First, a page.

Worth a Second Look
The Cuisine: Peruvian
The Place: Pollo Inka
Appearances often mislead in restaurants—sumptuous décor conceals poor service, beautiful presentation hides bad food. Appearances mislead at Pollo Inka, too, but in a different direction. Housed in a former Thai restaurant, its gabled, wooden exterior is charming but hardly brings to mind the Andes. The same is true for the ornate Asian woodcarvings inside and the James Taylor playing on the stereo. Pollo Inka bills itself as a rotisserie chicken place. I was expecting mostly standard American fare, with a few Latin American dishes thrown in. But Pollo Inka offers much more.
We skipped the pork stomach (pancita) but tried the soft drink Inka Kola—bright yellow and banana flavored. The waitress brought a creamy green sauce, aji de huacatay, made with jalapeños and Andean mint. We found it good with nearly everything. Giant corn with cheese (choclo entero con queso) is appealing mostly for its novelty—kernels the size of marbles with the flavor of lima beans. Fried yuca comes drenched in a yellow cheese sauce. Less rich and overpowering than it first appears, the sauce complements the subtle, nutty flavor of this potatolike starch. The most successful appetizers are the ceviche mixto—raw fish and seafood marinated in lime juice—and the chicken tamal. Served with cold corn and sweet potatoes, the ceviche is fresh and tender, but not soupy. The difference between this tamal and other tamales I have had in Charlotte is something like the difference between whole wheat and white bread—the flavor is fuller and more satisfying. We fought over the last bite.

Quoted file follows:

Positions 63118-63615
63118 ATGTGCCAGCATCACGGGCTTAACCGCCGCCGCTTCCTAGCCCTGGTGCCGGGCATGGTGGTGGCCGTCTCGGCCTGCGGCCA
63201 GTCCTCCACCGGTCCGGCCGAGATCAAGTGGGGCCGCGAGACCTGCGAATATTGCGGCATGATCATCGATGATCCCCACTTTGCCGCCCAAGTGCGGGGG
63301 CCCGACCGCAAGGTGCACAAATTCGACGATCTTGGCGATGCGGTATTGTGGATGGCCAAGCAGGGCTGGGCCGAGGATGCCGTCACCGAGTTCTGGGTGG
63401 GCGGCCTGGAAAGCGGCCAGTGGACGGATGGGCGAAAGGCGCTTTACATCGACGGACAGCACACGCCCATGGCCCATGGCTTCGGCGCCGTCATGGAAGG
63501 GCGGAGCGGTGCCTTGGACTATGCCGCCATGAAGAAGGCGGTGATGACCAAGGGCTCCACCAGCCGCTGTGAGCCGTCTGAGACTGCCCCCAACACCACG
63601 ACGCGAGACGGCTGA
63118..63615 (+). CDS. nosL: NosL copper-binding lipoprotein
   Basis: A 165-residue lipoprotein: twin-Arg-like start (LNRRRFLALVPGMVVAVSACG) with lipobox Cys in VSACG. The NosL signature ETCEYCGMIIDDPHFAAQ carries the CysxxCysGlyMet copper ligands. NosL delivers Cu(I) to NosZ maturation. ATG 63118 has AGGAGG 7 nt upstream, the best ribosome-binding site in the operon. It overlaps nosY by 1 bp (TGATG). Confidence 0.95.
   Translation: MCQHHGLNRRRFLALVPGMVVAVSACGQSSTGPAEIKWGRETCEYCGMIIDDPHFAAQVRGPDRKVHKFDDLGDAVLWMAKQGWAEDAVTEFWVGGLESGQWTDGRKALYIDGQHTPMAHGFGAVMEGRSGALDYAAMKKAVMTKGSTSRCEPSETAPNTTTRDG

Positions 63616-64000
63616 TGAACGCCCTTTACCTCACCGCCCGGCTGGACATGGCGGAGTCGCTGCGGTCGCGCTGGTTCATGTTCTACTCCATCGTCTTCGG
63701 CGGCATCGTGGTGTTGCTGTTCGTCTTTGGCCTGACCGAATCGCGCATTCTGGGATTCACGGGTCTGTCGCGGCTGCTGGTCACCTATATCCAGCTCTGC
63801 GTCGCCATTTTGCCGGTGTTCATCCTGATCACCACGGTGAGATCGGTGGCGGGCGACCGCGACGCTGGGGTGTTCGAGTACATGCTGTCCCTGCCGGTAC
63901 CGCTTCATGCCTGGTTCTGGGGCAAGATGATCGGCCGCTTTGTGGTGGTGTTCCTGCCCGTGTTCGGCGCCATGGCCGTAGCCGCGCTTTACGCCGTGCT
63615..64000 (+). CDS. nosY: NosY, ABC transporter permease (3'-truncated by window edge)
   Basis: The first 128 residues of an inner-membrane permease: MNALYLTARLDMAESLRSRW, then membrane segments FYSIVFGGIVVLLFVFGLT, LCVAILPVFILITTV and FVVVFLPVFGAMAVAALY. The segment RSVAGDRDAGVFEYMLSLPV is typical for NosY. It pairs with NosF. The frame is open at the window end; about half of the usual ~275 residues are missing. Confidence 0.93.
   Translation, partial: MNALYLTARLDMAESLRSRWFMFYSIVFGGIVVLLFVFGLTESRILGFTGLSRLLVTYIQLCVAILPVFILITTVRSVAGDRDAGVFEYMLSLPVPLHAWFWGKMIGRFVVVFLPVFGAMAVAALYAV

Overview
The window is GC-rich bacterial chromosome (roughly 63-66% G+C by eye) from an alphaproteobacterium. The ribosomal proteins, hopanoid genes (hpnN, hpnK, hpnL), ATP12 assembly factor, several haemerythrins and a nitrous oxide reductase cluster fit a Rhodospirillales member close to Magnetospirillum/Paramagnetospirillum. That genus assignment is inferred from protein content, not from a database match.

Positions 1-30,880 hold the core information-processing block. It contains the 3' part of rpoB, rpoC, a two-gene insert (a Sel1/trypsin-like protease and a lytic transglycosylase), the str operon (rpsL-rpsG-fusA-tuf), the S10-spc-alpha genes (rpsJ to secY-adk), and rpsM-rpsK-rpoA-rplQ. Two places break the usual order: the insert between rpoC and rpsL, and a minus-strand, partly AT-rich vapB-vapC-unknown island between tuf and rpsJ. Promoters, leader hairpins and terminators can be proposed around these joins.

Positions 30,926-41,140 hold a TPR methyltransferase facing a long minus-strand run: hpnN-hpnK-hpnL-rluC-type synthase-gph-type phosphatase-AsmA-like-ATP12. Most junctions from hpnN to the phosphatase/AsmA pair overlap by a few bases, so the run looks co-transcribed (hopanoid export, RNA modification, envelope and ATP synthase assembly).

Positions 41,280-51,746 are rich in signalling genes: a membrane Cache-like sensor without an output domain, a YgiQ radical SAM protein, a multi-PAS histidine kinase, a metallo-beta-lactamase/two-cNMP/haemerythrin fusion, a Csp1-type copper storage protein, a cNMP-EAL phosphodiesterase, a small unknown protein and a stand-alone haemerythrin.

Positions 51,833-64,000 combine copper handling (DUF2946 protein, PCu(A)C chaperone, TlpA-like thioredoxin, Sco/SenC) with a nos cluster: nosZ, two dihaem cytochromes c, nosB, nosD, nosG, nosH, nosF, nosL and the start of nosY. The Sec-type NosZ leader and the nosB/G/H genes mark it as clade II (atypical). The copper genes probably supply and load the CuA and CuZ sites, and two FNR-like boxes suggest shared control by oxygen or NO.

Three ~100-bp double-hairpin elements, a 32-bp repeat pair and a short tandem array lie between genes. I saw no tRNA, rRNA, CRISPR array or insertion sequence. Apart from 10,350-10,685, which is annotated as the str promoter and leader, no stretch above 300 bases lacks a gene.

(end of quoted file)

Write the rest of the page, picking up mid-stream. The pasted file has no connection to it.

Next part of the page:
Entrées were less exciting. Tallarin saltado is essentially lo mein noodles with beef. The restaurant’s signature rotisserie chicken is tender, but not very distinctive. That’s no great loss, as there are so many intriguing entradas. Come hungry with friends and order a bunch of appetizers. Your curiosity will be rewarded.
3210 Sharon Amity Rd.
$-$$, L,D. Closed Tue.